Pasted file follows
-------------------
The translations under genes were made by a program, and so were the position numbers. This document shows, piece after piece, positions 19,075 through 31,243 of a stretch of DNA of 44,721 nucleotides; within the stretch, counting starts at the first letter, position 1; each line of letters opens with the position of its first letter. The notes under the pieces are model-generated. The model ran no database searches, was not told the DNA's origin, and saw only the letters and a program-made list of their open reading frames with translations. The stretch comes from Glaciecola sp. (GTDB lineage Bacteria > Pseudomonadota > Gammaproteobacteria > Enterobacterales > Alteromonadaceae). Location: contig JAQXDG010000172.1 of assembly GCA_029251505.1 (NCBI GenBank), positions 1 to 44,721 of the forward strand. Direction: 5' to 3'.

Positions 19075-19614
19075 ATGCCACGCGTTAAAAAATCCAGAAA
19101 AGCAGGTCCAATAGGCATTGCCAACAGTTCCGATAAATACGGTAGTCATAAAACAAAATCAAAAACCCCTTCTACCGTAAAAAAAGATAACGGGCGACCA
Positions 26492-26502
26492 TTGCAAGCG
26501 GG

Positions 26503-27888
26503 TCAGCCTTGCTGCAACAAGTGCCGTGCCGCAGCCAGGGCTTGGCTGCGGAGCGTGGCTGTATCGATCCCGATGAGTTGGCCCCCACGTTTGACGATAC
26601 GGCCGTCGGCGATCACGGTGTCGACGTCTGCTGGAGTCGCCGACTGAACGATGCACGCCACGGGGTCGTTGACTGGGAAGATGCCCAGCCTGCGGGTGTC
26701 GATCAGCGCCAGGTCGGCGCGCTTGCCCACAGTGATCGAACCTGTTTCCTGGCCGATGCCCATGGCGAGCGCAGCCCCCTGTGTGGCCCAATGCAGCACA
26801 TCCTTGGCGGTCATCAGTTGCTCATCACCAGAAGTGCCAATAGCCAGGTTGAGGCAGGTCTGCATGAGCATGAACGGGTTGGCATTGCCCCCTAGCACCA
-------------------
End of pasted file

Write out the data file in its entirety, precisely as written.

The translations under genes were made by a program, and so were the position numbers. This document shows, piece after piece, positions 19,075 through 31,243 of a stretch of DNA of 44,721 nucleotides; within the stretch, counting starts at the first letter, position 1; each line of letters opens with the position of its first letter. The notes under the pieces are model-generated. The model ran no database searches, was not told the DNA's origin, and saw only the letters and a program-made list of their open reading frames with translations. The stretch comes from Glaciecola sp. (GTDB lineage Bacteria > Pseudomonadota > Gammaproteobacteria > Enterobacterales > Alteromonadaceae). Location: contig JAQXDG010000172.1 of assembly GCA_029251505.1 (NCBI GenBank), positions 1 to 44,721 of the forward strand. Direction: 5' to 3'.

Positions 19075-19614
19075 ATGCCACGCGTTAAAAAATCCAGAAA
19101 AGCAGGTCCAATAGGCATTGCCAACAGTTCCGATAAATACGGTAGTCATAAAACAAAATCAAAAACCCCTTCTACCGTAAAAAAAGATAACGGGCGACCA
Positions 26492-26502
26492 TTGCAAGCG
26501 GG

Positions 26503-27888
26503 TCAGCCTTGCTGCAACAAGTGCCGTGCCGCAGCCAGGGCTTGGCTGCGGAGCGTGGCTGTATCGATCCCGATGAGTTGGCCCCCACGTTTGACGATAC
26601 GGCCGTCGGCGATCACGGTGTCGACGTCTGCTGGAGTCGCCGACTGAACGATGCACGCCACGGGGTCGTTGACTGGGAAGATGCCCAGCCTGCGGGTGTC
26701 GATCAGCGCCAGGTCGGCGCGCTTGCCCACAGTGATCGAACCTGTTTCCTGGCCGATGCCCATGGCGAGCGCAGCCCCCTGTGTGGCCCAATGCAGCACA
26801 TCCTTGGCGGTCATCAGTTGCTCATCACCAGAAGTGCCAATAGCCAGGTTGAGGCAGGTCTGCATGAGCATGAACGGGTTGGCATTGCCCCCTAGCACCA